When it comes to Academy recognition, Midnight In Paris writer-director Woody Allen’s view isn’t that far from the Groucho Marx philosophy held by his Annie Hall alter ego Alvy Singer: Allen would never want to belong to a club that would want someone like him as a member. After Annie Hall scored four Oscar wins, it seemed Allen was an Oscar club member for years to come, especially with 21 nominations under his belt. Not so according to his producer and younger sister Letty Aronson, who has shepherded his films since working on 1994’s Bullets Over Broadway. She also is behind Allen’s latest Oscar Best Picture nominee, which also earned him Director and Original Screenplay noms. Aronson assesses Midnight In Paris, her 18th collaboration with Allen, as well as her brother’s awards-season track record.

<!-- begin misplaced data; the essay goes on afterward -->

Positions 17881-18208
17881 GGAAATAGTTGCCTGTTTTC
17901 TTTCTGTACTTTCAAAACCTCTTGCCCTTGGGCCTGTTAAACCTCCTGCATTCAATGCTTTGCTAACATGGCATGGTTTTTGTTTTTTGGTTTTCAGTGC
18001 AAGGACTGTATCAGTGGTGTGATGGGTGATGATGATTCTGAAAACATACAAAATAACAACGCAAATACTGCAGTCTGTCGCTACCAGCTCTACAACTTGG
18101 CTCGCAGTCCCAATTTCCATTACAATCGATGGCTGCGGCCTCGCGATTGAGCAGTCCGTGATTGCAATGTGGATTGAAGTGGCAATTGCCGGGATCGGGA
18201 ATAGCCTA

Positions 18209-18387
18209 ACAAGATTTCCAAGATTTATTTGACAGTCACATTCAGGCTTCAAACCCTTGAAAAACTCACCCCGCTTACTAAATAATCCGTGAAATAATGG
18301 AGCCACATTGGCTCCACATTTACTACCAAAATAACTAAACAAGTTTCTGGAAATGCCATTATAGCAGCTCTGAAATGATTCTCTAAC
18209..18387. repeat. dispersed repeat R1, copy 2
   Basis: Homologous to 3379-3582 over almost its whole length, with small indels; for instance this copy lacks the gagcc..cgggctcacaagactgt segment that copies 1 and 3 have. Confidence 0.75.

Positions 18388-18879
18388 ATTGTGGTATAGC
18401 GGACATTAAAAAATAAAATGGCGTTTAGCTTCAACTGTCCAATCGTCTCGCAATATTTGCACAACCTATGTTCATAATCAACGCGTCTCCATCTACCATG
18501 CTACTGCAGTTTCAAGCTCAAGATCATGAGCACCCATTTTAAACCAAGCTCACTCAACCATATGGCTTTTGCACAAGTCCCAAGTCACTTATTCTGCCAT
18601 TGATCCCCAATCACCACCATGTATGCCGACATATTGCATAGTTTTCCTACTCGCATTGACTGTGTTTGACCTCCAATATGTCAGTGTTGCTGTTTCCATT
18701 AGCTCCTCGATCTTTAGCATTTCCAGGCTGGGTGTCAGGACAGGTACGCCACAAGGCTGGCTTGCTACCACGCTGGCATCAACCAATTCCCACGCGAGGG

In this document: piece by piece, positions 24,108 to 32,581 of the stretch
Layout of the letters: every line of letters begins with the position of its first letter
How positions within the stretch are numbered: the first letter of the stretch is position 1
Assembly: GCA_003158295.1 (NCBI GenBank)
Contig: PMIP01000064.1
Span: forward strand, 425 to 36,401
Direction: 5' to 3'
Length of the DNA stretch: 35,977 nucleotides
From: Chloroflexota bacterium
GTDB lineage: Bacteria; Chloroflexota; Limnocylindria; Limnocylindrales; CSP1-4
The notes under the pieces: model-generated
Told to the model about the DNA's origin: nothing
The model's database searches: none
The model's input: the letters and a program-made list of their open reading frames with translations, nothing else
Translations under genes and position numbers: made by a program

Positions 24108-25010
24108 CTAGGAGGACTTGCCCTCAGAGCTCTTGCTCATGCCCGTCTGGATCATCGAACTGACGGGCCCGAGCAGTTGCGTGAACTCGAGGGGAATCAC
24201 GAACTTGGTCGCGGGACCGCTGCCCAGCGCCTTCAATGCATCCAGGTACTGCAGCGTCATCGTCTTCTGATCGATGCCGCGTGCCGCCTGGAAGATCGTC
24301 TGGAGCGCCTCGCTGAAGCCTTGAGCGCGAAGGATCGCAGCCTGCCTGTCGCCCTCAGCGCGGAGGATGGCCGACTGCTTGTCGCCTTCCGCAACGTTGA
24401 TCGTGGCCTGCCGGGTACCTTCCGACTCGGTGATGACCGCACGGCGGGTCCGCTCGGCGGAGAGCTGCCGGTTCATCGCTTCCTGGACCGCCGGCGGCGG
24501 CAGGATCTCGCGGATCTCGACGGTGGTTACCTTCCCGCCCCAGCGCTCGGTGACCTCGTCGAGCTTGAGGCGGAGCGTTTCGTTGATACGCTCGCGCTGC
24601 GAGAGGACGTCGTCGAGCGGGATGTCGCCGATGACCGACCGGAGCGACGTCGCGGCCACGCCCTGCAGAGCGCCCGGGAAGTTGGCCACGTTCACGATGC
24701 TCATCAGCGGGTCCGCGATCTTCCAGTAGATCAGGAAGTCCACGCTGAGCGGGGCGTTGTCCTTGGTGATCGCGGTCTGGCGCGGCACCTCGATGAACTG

AWARDSLINE: Midnight In Paris is Woody Allen’s highest grossing film of all-time ($148.4 million worldwide). Why did this title resonate widely with audiences?
ARONSON: When I read the script, I said to Woody, “Who’s going to come see this?” No one has heard of Man Ray or Gertrude Stein. He is always determined to make the movie that he has a vision for and it’s my job to always ask “I wonder who will go see it?” It’s one thing to read the script and quite another to actually see the film. How do I account for its success? It’s been a crossover film in terms of younger folks, which I attribute to either the parents going and saying “you gotta see this” or taking their kids to it. This was also a breakout film partially because people have a love affair with Paris. (more…)